2) for a peg, use the average of the probabilities in the adjacent columns one row down.

This will simply propagate the probabilities to the top where each slot will be assigned the probability of reaching the goal from that slot. No tree, no recursion.

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We can solve this problem using probability theory. We drop the ball in a position and recursively split the ball's path in its one (at the sidewall) or two possible directions. At the first step, we know with probability 1 the position of the ball (we are dropping it after all!). At each subsequent split into two directions, the probability halves. If we end up at the bottom row in the target location, we add the probability of path taken to our total. Repeat this process for all starting positions and take the highest probability of reaching the target.

We can improve this algorithm by removing the recursion and processing row-by-row using dynamic programming. Start with the first row set to all 0, except for the starting location which we set to 1. Then calculate the probabilities of reaching each cell in the next row by starting with an array of 0's and. For each cell in our current row, add half its probability to the cell to its left in the next row and half to its right, unless its against the sidewall in which case we add the full probability to the single cell. Continue doing this for each row until reaching the final row.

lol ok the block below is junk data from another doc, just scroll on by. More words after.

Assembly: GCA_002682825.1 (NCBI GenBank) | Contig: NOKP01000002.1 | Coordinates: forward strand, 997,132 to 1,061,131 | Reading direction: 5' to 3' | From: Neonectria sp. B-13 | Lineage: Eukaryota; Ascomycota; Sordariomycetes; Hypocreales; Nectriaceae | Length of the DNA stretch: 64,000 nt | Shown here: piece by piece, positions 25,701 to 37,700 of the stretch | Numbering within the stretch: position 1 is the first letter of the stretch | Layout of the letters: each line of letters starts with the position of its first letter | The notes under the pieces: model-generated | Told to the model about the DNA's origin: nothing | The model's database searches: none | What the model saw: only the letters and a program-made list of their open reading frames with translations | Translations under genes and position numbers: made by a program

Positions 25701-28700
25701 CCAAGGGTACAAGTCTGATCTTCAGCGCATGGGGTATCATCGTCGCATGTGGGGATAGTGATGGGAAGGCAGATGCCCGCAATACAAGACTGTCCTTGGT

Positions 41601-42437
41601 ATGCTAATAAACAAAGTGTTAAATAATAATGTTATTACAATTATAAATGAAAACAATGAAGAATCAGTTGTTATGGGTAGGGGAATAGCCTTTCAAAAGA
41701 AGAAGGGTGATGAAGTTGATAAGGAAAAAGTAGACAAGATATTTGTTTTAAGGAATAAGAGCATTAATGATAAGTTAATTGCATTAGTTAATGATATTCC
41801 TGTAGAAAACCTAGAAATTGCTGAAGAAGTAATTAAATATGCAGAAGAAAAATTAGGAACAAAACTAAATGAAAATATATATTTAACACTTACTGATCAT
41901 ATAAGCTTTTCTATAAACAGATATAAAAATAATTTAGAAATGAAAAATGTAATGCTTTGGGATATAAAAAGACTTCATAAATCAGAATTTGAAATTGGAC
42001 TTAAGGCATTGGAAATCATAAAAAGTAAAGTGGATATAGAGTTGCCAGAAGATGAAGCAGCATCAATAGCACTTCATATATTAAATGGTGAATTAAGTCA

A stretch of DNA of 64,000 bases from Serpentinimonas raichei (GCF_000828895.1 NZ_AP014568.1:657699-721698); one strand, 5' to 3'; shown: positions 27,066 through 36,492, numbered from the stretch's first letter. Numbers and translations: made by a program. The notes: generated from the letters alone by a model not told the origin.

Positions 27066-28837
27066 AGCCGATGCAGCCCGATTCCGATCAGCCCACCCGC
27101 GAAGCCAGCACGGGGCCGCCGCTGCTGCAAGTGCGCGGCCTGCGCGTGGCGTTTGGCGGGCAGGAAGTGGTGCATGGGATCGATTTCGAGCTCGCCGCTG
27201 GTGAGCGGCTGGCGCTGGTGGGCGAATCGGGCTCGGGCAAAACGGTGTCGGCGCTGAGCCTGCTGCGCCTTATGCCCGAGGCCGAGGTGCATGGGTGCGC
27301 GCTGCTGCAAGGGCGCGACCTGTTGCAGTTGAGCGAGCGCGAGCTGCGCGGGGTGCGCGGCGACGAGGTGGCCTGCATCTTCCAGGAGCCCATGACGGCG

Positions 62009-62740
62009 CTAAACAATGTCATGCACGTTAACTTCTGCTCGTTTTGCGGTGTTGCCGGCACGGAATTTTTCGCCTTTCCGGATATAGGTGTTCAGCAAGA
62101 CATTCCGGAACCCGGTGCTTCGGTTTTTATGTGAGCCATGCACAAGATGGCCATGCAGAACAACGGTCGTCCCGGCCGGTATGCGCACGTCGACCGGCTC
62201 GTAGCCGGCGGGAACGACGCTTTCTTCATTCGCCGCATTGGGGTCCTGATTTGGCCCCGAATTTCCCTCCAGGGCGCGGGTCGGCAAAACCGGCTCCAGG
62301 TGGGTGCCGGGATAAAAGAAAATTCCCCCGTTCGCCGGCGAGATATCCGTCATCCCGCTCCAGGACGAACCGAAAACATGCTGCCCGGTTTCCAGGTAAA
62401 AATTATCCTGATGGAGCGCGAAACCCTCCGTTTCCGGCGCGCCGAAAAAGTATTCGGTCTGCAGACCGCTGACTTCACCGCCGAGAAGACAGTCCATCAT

So far we've neglected the missing pegs. We can take them into account by having three probabilities for each cell: one for each direction the ball is currently travelling. In the end, we sum up all thre as direction doesn't matter.

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I like the dynamic programming solution... but I was thinking that there could be a way of exploiting the fact that we know where the goal is, by iterating backwards. This would avoid computing values that we are not interested in (like the probability of falling in the hole on the right of the goal). –  Matthieu M. Jan 12 '11 at 16:43
    
@Matthieu It should work, and it will save you a factor of C in the runtime. –  marcog Jan 12 '11 at 16:56

This question was in Facebook Hacker Cup 2011.

marcog solution seems correct, but I solved a bit different. I solved like this:

  1. Setup board: Read input, setup a NxM board, read missing pegs and insert holes on the board.
  2. For each possible initial drop hole, do a BFS as follow:

    • Drop hole has 1.0 initial probability.
    • From current state you can either go down, left, right, left and right.